1. A Straightforward DOPE (Double Labeling of Oligonucleotide Probes)-FISH (Fluorescence In Situ Hybridization) Method for Simultaneous Multicolor Detection of Six Microbial Populations. Behnama F, Vilcinskasb A, Wagnera M, Stoeckerb K; Appl. Environ. Microbiol. (2012), vol. 78 no. 15 5138-5142.

2. MiL-FISH: Multilabeled Oligonucleotides for Fluorescence In Situ Hybridization Improve Visualization of Bacterial Cells. Schimak MP, Kleiner M,Wetzel S, Liebeke M, Dubilier, Fuchs BM; Appl. Environ. Microbiol. (2016), vol. 82 no. 1 62-70.

hrp Probes

HRP-labelled ligonucleotide

An enormous increase in sensitivity  is achieved by the use of HRP probes. Here, instead of a dye, the enzyme horseradish peroxidase (HRP = horseradish peroxidase) is coupled to the oligonucleotide probe. After hybridisation of the oligos to their target sequence in cell, horseradish peroxidase (HRP), a 45 kDa large enzyme, can convert specific dyes and thereby leads to an amplification of the light signal at the binding site. 
The combination of HRP probes and the tyramide signal amplification system (TSA) leads to 10-20-fold increased signal intensities in comparison to fluorescein monolabelled probes. This "Catalysed Reporter Deposition - Fluorescent in situ hybridisation" (CARD-FISH) method represents an excellent tool for quantitative detection of microorganisms.

During the synthesis, an oligonucleotide, usually 18 - 25 bases long, is modified with an aminolink at the 5’-end. This primary amino function is coupled to a reactive bi-functional crosslinking reagent, resulting in an activated oligonucleotide, which can react in a further step with a free amino function of the horseradish peroxidase molecule. Thus, a stable covalent coupling is achieved. The appropriate choice of reaction conditions and excess of reagents leads to 1:1 connection between oligonucleotide and HRP.

Purification and isolation of the HRP oligonucleotide is best achieved by using polyacrylamide gel electrophoresis (PAGE).

PNA Probes

PNA Probes 


Especially with regard to a reliable distinctness of closely related species - for example in pathogen diagnostics - 
PNA probes are clearly superior to "normal" oligos due to the increased binding specificity. Due to the peptide backbone, PNA are extremely resistant to nuclease digestion, which distinguish them from natural nucleic acids. PNA oligos have a higher binding affinity, so that even very short PNA oligonucleotides guarantee good specificity. PNA probes are therefore optimal for long-term routine studies.


Links für Probe Design 


For the design and application of probes in the field of in situ hybridisation we suggest the following links:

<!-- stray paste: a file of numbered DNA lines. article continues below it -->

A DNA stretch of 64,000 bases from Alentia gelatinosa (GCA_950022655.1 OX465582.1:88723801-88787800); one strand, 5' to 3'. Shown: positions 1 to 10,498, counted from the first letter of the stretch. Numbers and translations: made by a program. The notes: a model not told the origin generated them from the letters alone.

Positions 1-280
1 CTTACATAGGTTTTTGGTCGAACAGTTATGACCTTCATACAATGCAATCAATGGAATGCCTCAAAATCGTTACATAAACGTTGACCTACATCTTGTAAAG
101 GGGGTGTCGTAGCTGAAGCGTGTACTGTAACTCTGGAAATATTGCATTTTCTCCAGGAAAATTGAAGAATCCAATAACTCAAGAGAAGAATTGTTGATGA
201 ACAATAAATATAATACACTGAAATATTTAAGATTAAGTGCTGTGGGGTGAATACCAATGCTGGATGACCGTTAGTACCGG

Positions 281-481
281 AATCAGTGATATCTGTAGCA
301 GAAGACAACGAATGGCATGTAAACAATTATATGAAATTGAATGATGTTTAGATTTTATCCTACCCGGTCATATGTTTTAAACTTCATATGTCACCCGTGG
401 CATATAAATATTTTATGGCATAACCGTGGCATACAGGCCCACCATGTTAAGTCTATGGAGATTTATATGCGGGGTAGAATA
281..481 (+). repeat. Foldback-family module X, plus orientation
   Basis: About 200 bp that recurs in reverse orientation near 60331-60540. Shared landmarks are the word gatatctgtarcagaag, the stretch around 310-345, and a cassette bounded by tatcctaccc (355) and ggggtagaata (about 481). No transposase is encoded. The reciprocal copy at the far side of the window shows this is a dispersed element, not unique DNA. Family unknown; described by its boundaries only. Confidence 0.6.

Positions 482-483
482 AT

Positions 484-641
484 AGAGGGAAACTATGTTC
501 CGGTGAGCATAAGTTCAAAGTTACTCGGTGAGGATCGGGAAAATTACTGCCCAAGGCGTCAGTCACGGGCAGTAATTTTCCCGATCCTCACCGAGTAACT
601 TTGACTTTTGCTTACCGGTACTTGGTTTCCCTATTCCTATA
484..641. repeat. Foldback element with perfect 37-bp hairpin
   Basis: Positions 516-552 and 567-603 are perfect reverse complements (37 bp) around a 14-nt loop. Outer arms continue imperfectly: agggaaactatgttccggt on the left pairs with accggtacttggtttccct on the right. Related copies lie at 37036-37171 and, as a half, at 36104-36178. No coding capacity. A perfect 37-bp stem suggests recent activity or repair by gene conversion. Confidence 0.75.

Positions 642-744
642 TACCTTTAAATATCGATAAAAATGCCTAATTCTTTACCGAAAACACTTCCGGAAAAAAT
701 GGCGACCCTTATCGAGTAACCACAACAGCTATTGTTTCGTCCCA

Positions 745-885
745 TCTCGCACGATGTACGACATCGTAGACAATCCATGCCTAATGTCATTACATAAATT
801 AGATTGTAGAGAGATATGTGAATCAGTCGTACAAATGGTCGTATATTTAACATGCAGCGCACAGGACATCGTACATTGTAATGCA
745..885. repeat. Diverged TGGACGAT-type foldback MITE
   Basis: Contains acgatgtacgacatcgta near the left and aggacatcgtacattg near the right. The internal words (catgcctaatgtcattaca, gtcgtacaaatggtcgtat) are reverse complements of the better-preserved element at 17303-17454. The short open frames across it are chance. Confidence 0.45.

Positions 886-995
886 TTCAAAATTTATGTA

Arb-Silva (
The SILVA rRNA database is a project of Max Planck Institute for Marine Microbiology, Bremen. SILVA database is the world´s largest collection for ribosomal RNA sequences for all three domains of life (Bacteria, Archaea and Eukarya) and thus it is one of the first addresses for taxonomic and phylogenetic questions. In addition to specially developed software for aligning, handling and analysis of sequence data, the website offers a comprehensive labor and troubleshooting collection for fluorescence in situ hybridisation.

Ribocon (
Ribocon provides useful bioinformatic services and solutions for industry and academies in the area of environmental, clinical and molecular microbiology. Especially with microbial diversity analysis, phylogenetic studies and in the design of custom probes, Ribocon team is highly experienced.

probeBase (
The online server probeBase is maintained by the Department of Microbial Ecology at the University of Vienna. The online resource enables the targeted search of FISH and microarray probes and PCR primers by name, sequence or target organism. In addition, a detailed documentation of the probes is available.

Protocols (
The Department of Microbiology at the Technical University of Munich presents a collection of informative laboratory protocols and helpful links.



1. Single-molecule fluorescence in situ hybridization: quantitative imaging of single RNA molecules. Kwon S; BMB Rep. (2013),46(2):65-72.

2. Fluorescence In situ Hybridization: Cell-Based Genetic Diagnostic and Research Applications. Cui C, Shu W, Li P; Front Cell Dev Biol. (2016); 4: 89.

3. Applications of fluorescence in situ hybridization (FISH) in detecting genetic aberrations of medical significance. Bishop R; Bioscience Horizons (2010), Volume 3, Issue 1, Pages 85–95.